Day Calculation Part II

Many computer applications, such as Microsoft Excel, can compare date values that occur after January 1, 1900.  For example, these programs can determine if  06/06/99 is less than (comes before) 11/01/00.  They use January 1, 1900 as their reference point.  This becomes day 1.  All other dates are calculated as to the number of days they are relative to January 1, 1900.  For example January 2, 1900 is equal to 2.  October 31, 2000 is equal to 36829

Most software these days is not written from scratch.  Software developers will reuse code written for other applications or add on to current applications.  In Part I we calculated the number of days since January 1 of a year to the date specified in the same year.  For this lab we will expand on this to calculate the number of days from January 1, 1900 to a given date.

For this assignment, you are to write a C++ program which will:

1.     Read a set of dates from an input file.  You do not know in advance how much input you will need to process.  This means you need to read to end of file.  The date is represented as a month, a day and a year, separated by spaces.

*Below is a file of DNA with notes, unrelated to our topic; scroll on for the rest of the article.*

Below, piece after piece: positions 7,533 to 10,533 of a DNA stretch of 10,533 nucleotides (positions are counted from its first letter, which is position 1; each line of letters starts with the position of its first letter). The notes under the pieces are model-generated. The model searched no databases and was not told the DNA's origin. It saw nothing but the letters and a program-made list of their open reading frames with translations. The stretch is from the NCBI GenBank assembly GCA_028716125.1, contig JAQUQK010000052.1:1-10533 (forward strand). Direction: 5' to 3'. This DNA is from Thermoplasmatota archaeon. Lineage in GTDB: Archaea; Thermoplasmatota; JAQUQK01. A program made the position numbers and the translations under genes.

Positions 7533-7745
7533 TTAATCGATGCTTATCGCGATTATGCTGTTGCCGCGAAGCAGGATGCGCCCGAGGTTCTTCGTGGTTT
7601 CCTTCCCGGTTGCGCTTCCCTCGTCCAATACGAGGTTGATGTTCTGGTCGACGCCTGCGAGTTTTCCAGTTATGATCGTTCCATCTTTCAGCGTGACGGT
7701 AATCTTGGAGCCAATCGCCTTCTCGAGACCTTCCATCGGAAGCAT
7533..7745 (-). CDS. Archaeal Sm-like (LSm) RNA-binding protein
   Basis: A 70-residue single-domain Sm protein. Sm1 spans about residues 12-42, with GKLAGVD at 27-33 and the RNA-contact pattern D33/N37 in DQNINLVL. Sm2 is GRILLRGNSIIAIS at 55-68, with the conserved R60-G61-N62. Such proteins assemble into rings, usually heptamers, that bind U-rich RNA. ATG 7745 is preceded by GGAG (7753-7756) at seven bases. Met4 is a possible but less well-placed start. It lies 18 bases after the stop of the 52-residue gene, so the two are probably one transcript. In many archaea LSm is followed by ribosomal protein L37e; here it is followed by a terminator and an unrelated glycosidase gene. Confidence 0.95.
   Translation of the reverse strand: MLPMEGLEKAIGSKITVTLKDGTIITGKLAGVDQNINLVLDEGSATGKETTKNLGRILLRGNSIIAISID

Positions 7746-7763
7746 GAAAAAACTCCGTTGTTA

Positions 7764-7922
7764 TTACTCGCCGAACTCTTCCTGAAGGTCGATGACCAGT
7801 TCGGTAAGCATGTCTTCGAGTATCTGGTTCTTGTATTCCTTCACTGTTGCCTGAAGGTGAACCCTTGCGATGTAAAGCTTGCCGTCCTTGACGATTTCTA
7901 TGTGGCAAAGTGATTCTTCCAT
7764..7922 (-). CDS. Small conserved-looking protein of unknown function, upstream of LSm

2. Calculate the number of days from January 1, 1900 to December 31 of the previous year.  For example, if your date reads:

4 22 1995

You will calculate the number of days from January 1 1900 to December 31 1994.

Keep in mind that non leap years have 365 days and leap years have 366 days.

3.     Use your code from Lab 4 to add to the calculation from number 3 above to calculate the total number of days from January 1, 1900 to your given day.

Output - Organize your output in a neat orderly fashion.  Print your results to an output file.  Write a statement indicating the number of days since January 1, 1900 to the year before your current year.  Part of your grade calculation reflects how readable your output is.

HAND IN